“The King will reply, ‘Truly I tell you, whatever you did for one of the least of these brothers and sisters of mine, you did for me.’ Matthew 25:40
I frequent a store by my house on the way to work in the morning. Most mornings several men are lined up waiting to buy beer and head across the street to sleep in the park. I often hear the judgemental comments of the other customers in the store as they watch these men purchase alcohol. It takes all I have inside of me not to school the people around me on compassion.
I think of the great actor Ronald Reagan and how he put hundreds of thousands of people in the streets with his great idea called deinstitutionalization. I think of all the Vietnam veterans that died because of his brilliant cost cutting idea to put these people out. I understand that there was a lot wrong with institutions but putting them on the streets was heartless and cruel.
Sometimes I hear, I’m not going to give the panhandler money because they’re only going to buy alcohol with it. I think, and sometimes have the courage to say, so what if they do?
Who are you to judge these people? I also want to say (or scream rather):
Have you ever had voices in your head scream at you to kill yourself or someone else?
Have you ever endured physical/sexual/emotional abuse?
Have you ever watched your father beat/murder your mother?
Have you ever watched someone die in war?
Have you ever had to kill someone in war?
Have you ever known depression so deep and dark that there is no light?
Have you ever thought for one moment that no one says they want to be an alcoholic sleeping in a park when they grow up?
Have you ever thought that if they don’t get the alcohol they could die from withdrawals?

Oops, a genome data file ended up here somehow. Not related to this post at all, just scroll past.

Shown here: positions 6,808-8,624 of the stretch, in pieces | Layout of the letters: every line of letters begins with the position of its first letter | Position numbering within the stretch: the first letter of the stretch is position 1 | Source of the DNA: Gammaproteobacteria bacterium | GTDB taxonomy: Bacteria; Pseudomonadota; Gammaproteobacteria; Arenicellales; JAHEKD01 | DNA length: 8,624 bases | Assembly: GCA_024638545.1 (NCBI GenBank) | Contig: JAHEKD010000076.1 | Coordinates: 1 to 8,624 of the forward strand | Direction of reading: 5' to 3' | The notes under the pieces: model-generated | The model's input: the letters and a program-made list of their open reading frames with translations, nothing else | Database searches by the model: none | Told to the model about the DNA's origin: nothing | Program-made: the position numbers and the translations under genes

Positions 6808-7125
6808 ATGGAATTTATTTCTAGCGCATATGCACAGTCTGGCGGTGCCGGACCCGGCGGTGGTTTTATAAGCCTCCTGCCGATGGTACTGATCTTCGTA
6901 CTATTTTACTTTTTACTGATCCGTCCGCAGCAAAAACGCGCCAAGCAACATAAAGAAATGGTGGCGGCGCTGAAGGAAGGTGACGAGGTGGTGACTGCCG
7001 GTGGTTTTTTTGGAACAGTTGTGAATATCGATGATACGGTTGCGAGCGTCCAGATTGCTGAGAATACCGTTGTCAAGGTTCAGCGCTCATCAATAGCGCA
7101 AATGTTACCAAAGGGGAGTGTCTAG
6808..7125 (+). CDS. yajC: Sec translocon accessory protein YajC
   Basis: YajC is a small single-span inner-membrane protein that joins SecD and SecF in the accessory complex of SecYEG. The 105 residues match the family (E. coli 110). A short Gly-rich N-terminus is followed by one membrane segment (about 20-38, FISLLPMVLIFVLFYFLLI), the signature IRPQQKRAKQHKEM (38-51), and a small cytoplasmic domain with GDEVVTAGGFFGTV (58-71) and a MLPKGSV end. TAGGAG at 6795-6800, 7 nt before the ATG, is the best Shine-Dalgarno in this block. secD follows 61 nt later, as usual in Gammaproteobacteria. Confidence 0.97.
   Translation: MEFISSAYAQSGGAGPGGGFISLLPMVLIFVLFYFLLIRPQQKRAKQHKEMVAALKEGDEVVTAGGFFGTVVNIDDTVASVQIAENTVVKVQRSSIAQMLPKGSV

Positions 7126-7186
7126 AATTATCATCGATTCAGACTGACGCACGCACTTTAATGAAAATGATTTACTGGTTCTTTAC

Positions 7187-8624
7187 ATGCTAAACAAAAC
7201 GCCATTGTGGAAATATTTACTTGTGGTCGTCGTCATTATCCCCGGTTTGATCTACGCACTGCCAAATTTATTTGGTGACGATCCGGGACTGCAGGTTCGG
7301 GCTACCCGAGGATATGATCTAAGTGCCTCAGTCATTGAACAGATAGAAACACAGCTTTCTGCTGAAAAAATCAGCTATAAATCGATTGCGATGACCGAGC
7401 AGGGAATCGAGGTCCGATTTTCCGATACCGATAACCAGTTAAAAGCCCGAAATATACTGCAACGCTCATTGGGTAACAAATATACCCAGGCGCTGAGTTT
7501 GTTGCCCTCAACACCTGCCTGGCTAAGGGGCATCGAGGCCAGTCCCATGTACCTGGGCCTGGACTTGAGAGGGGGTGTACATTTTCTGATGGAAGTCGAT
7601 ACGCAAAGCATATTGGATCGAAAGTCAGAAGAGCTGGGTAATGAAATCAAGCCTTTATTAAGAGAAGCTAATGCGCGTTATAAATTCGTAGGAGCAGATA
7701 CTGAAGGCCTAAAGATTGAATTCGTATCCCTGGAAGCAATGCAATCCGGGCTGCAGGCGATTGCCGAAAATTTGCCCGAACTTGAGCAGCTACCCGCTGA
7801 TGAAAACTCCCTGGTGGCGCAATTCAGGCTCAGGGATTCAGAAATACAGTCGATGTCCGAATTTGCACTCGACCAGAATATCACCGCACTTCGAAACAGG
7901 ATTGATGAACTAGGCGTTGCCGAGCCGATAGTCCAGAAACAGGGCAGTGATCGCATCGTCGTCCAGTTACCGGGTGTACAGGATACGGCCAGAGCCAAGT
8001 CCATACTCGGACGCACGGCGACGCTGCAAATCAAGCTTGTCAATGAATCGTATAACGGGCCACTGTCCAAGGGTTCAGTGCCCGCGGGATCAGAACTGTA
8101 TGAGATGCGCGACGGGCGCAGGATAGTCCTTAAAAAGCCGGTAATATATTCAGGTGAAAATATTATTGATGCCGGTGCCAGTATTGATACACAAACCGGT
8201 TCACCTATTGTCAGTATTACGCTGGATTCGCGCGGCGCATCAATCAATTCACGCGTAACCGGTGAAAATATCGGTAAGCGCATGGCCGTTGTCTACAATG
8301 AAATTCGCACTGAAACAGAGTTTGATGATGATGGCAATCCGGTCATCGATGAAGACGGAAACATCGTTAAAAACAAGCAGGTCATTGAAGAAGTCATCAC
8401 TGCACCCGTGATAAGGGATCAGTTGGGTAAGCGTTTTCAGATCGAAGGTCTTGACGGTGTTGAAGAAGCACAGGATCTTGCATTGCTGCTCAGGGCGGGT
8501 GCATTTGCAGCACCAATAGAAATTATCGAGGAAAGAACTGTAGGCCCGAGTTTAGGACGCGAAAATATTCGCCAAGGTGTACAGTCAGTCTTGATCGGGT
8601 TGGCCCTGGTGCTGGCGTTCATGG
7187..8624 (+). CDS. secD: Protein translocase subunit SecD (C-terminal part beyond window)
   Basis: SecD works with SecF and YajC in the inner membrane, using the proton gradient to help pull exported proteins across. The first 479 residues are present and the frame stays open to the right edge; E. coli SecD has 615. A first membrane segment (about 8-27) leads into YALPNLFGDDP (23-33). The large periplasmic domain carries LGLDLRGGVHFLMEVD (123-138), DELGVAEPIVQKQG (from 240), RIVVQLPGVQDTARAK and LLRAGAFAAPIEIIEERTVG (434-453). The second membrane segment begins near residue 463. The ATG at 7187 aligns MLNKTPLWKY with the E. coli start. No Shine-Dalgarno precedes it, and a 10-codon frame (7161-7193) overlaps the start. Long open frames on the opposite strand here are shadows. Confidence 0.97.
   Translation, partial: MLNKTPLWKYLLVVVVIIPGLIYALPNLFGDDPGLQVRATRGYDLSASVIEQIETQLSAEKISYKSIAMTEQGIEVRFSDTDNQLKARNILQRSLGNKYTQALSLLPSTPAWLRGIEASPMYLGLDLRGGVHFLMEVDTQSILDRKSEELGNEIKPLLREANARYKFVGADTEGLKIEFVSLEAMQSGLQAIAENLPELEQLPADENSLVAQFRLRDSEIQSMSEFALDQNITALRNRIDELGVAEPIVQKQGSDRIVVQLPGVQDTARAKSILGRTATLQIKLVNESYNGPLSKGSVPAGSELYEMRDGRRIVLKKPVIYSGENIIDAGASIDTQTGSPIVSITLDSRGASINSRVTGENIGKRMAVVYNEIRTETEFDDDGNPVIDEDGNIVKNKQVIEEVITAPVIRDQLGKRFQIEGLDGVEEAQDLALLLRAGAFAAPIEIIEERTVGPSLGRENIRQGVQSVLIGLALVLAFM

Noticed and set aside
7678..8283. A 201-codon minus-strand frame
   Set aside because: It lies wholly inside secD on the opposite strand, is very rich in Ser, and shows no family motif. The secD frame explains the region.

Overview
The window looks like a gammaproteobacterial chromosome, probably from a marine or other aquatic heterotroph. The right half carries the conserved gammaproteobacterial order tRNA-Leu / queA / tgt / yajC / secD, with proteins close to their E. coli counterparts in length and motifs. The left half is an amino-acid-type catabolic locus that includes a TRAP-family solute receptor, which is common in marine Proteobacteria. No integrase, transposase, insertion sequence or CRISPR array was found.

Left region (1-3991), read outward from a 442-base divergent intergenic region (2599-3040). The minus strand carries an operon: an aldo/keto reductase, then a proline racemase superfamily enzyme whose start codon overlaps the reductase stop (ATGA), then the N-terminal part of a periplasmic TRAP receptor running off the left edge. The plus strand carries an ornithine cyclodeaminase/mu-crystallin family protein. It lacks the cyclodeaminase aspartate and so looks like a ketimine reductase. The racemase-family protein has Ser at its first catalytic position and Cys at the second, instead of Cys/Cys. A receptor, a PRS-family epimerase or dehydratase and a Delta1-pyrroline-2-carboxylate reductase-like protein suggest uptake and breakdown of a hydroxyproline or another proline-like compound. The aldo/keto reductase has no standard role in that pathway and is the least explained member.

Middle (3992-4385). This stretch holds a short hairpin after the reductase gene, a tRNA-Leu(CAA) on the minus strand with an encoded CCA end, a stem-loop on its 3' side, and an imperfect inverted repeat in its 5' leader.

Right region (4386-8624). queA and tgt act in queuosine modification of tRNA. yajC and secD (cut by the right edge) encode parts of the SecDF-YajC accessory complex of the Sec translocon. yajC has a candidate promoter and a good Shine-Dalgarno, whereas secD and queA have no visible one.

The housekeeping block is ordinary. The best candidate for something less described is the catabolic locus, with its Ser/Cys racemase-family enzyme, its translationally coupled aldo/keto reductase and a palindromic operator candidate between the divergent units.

Have you ever considered that they alcohol is their medicine?
Do you know how hard it is to get mental health treatment in this country?
Would you judge me the same way when I pick up my Lexapro at the pharmacy?
Are you a professional in substance abuse treatment?
Sometimes people who have endured abuses or mental illness say: I didn’t turn to alcohol or drugs so I don’t understand why they did?
I respond: But for the grace of God go you. But, each life is different and we’re not given the same opportunities or bridges out of the darkness. I hope you are grateful for all that has been given to you in this life. I also hope that you are able to extend compassion to those who suffer greatly.
I had lunch with my favorite professor yesterday and she said the simplest and most profound statement (as she always does): Slow down your thinking.
My prayer for these men and women sleeping in the park is that I hope you find peace in your sleep. I hope your dreams are filled with the joys robbed from you in this world.
“In the final analysis, it is between you and God. It was never between you and them anyway.” –Mother Teresa